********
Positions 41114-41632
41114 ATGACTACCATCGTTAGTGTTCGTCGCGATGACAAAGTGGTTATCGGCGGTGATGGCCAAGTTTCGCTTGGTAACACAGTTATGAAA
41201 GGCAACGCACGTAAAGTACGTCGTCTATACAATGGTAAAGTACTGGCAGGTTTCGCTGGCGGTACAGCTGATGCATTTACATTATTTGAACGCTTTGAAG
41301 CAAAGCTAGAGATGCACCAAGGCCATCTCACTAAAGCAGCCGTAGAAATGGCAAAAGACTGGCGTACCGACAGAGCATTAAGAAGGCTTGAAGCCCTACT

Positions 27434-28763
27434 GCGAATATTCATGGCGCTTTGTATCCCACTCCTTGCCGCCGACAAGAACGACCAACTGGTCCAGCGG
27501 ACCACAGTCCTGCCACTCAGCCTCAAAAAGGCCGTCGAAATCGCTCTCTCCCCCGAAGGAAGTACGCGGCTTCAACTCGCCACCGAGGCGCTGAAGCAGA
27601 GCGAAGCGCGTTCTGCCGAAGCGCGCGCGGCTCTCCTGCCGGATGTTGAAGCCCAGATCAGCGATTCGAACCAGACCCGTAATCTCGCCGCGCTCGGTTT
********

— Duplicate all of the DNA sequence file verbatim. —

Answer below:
Positions 41114-41632
41114 ATGACTACCATCGTTAGTGTTCGTCGCGATGACAAAGTGGTTATCGGCGGTGATGGCCAAGTTTCGCTTGGTAACACAGTTATGAAA
41201 GGCAACGCACGTAAAGTACGTCGTCTATACAATGGTAAAGTACTGGCAGGTTTCGCTGGCGGTACAGCTGATGCATTTACATTATTTGAACGCTTTGAAG
41301 CAAAGCTAGAGATGCACCAAGGCCATCTCACTAAAGCAGCCGTAGAAATGGCAAAAGACTGGCGTACCGACAGAGCATTAAGAAGGCTTGAAGCCCTACT

Positions 27434-28763
27434 GCGAATATTCATGGCGCTTTGTATCCCACTCCTTGCCGCCGACAAGAACGACCAACTGGTCCAGCGG
27501 ACCACAGTCCTGCCACTCAGCCTCAAAAAGGCCGTCGAAATCGCTCTCTCCCCCGAAGGAAGTACGCGGCTTCAACTCGCCACCGAGGCGCTGAAGCAGA
27601 GCGAAGCGCGTTCTGCCGAAGCGCGCGCGGCTCTCCTGCCGGATGTTGAAGCCCAGATCAGCGATTCGAACCAGACCCGTAATCTCGCCGCGCTCGGTTT